The age-old adage "you are what you eat" couldn't be more true—the nutrients in your food supply your body with all it needs to grow and survive.
With every bite you take, these micro and macronutrients lay the foundation for every cell in your body. Macronutrients are the carbohydrates, proteins and fats in our foods that provide us with energy. You need these in larger quantities than micronutrients—the vitamins, minerals and antioxidants that comprise our food.
While our bodies don't require as many of these nutrients, they play an integral role in promoting your health and staving off illness. Picture your body as a house: macronutrients define the basic bricks, doors, and windows, while micronutrients are the mortar that adheres the bricks, the joists that support the ceiling, and the hinges that allow the doors to swing.
And what good is a door without hinges?
Whole foods like fruits and vegetables contain far more of these beneficial micronutrients than the processed foods, refined grains, starches and cereals on shelves today.
By becoming more aware of the beneficial micronutrients in certain foods, you can tailor your diet to include more of them. So, without further ado, here are five essential micronutrients and where to find them:
Folate is one of the eight types of B vitamins, and it helps with the formation of red blood cells. It is water-soluble, and also called vitamin B9. Folate is a general term that actually implicates a family of nutrients naturally occurring in healthy foods—nutrients such as methylfolates and dihydrofolates. It's not to be confused with folic acid—a synthetic found in vitamins, supplements, and fortified foods that's a known toxin large quantities.
The best way to get your B9 is through fruits and vegetables. Legumes like lentils and beans, spinach and asparagus are all great, folate-rich options.
Fun fact: the root word of folate is folium, the Latin word for leaf (akin to words like foliage) due to its abundance in leafy greens.
Iron is used to create hemoglobin, which is the substance in red blood cells that carries and delivers oxygen around the body. Iron deficiency is one of the most common nutritional deficiencies. If you are ever suffering from fatigue, mild shortness of breath or frequent paresthesia (the tingly feeling you get in your hands and feet from lack of circulation), you may be experiencing an iron deficiency.
There are two types of iron: heme, which comes from an animal source, and non-heme, which is obtained through a plant. Heme iron is more bioavailable, meaning it's easier for your body to absorb. This kind of iron is found most abundantly in clams, oysters, beef, lamb and turkey. Non-heme iron is in beans like lima and red kidney beans, chickpeas, lentils, tofu, broccoli and spinach. And, if you're looking to up your iron intake while snacking, I recommend kale chips.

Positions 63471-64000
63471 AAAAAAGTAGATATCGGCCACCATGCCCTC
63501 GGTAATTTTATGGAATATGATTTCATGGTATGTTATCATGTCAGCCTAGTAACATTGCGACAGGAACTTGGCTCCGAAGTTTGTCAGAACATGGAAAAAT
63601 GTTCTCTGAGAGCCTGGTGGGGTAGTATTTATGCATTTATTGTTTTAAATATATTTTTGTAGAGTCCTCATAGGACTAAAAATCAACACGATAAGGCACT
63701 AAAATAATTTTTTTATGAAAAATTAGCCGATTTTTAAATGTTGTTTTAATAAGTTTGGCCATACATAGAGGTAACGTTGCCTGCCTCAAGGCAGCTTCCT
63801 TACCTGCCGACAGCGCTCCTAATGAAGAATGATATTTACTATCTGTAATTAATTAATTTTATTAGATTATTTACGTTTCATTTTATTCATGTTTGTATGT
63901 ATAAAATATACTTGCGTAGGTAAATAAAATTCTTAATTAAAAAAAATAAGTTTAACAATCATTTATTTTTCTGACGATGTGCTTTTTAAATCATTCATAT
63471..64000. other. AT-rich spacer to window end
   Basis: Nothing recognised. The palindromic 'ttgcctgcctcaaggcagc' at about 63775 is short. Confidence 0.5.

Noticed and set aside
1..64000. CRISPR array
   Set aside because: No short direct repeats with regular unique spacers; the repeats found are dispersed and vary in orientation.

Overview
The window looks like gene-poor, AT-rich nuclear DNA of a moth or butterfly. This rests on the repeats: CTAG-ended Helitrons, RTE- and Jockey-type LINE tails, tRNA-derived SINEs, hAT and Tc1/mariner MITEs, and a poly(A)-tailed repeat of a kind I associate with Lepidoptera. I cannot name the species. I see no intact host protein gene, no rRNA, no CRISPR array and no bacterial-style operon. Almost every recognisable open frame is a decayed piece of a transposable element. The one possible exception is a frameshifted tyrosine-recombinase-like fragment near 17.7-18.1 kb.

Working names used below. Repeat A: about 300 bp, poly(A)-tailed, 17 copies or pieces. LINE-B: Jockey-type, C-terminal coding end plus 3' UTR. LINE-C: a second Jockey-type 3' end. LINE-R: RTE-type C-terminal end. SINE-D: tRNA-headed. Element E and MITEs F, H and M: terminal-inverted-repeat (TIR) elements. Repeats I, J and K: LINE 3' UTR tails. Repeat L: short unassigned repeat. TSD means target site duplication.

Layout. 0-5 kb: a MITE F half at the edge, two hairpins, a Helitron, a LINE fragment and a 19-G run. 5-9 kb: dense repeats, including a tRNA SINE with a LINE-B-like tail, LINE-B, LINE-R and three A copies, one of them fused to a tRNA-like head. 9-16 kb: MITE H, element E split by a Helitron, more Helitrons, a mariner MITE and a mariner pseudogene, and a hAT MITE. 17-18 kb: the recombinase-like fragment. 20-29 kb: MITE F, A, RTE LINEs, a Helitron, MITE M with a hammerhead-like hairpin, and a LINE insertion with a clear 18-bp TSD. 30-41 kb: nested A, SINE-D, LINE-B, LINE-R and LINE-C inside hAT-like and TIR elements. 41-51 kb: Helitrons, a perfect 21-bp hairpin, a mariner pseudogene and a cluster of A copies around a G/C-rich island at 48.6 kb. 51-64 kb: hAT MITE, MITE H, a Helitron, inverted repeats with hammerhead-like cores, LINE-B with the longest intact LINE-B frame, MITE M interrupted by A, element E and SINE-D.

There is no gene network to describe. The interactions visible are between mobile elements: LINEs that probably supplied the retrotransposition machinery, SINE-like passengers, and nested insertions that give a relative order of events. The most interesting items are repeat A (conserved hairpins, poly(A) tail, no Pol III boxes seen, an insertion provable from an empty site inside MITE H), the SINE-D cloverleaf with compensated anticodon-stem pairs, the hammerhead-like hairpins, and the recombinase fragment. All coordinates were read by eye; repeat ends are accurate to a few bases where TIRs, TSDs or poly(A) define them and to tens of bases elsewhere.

Did you know that consuming sodas, sugar and caffeine actually causes your body to lose magnesium? The sugars and phosphates found in these beverages bind with magnesium, causing the kidneys to excrete it before it's been properly absorbed. This means that even if you consume a ton of magnesium, your body may not be absorbing enough of it. Frequent muscle cramps, spasms, anxiety and excess tension can be caused by a magnesium deficiency, as magnesium is a natural muscle relaxer.
If you're looking to consume more magnesium, you can find it in dark, leafy greens like spinach and Swiss chard; nuts and seeds, such as almonds, cashews, sesame and pumpkin seeds; and whole, unrefined grains like brown rice and quinoa. You can even find it in dark chocolate! (As if you need another excuse to indulge your sweet tooth.)
4. Vitamin A
Essential for maintaining vision, vitamin A describes a group of fat-soluble retinoids, like retinol. Retinol is created from carotenoids, such as beta-carotene, which is often associated with foods of an orange hue (though it can also be found in dark, leafy greens). This means that when you eat foods like carrots, spinach and sweet potatoes, you consume beta-carotene, some of which is converted into vitamin A. Sweet potato chips are an awesome snack to help satisfy your daily vitamin A requirement.
The amount of beta-carotene that is successfully converted into vitamin A varies greatly depending on the food source, so it's helpful to consume the nutrient from a variety of foods. The most bioavailable sources of vitamin A come from animals, and can be found in foods like liver, grass-fed dairy products and egg yolks.
5. Vitamin D
Due to the increased amount of time we're spending indoors, people are becoming more and more vitamin D deficient. Though often overlooked, vitamin D is extremely important. Widespread deficiency has been deemed partially responsible for rising levels of depression and autoimmune disorders, laying the foundation for many chronic illnesses
Vitamin D is created when your skin is exposed to ultraviolet rays from the sun, and is not adequately produced while wearing sunscreen. That is not to say you shouldn't slather on the SPF if you're out for the day, but you should allow yourself 10 to 20 minutes of midday sun exposure regularly. If you're not able soak up some sun, you can also find vitamin D in fatty fish and fish oils, canned tuna, egg yolks, mushrooms (especially shiitake and portobello), and tofu.